It is perhaps unfortunate that some of the workshops have been expanded to include more material for a chapter in print, since the structure of a workshop is sometimes lost. There seems too much of a wealth of information and range of difficulty in some of the chapters to take them each as ready-made workshops. But the book is ideal for a teacher or even a parent, with a reasonably good judgement, to pick out small chunks to build their own workshops of fun maths.
Here and there the authors delight in "a satisfyingly complicated formula that amply justifies the employment of a mathematician", so if you really want to learn the maths thoroughly you will need to put pen to paper and follow the written exercises. You'll be learning a bit of topology, network and number theory; stuff they don't tell you about in school. But if as a teacher or parent you just want to help others have some fun with maths, then Mathematics Galore will give you plenty of ideas.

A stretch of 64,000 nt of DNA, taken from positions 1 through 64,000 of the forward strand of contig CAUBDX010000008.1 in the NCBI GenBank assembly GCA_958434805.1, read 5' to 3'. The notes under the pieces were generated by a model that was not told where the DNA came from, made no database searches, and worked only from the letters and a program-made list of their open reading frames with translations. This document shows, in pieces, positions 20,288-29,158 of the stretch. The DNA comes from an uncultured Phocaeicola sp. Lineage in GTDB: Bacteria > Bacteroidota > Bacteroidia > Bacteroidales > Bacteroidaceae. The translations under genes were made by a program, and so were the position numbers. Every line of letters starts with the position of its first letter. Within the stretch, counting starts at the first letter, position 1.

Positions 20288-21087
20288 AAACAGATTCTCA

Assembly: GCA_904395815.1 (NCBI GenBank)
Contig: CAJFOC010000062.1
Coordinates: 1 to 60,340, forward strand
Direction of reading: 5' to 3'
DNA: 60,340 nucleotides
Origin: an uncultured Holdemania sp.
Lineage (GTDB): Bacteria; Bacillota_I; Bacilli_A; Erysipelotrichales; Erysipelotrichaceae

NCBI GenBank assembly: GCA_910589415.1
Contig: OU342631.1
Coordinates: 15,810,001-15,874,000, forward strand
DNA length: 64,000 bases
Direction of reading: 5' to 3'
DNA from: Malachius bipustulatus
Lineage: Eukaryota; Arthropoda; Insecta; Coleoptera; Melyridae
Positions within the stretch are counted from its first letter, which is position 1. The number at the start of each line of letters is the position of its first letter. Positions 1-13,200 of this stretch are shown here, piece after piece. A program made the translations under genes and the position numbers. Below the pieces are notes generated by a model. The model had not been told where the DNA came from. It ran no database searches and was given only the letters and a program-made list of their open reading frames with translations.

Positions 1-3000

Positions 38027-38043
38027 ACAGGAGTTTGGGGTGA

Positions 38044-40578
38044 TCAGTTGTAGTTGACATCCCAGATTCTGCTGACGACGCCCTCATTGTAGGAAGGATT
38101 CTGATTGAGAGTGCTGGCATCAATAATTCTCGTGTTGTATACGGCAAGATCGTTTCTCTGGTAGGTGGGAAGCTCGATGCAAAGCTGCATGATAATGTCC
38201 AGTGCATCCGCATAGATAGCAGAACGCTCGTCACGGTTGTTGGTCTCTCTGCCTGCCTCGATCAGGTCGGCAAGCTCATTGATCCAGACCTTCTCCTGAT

The book will certainly not appeal directly to sufferers of mathematics anxiety wanting unlearn their fears, but placed in the right hands it is a powerful weapon. May the force be strong with Mathematics Galore readers. Was there ever a civilised age when mathematics was taught as eclectically as this? Word is that the next book will have a chapter on origami. Yippee! I love origami.
- Book details:
- Mathematics Galore
- C.J. Budd and C.J. Sangwin
- Hardback / paperback, 288 pages (2001)
- Oxford University Press
- ISBN 0198507690 (hardcover), 0198507704 (paperback)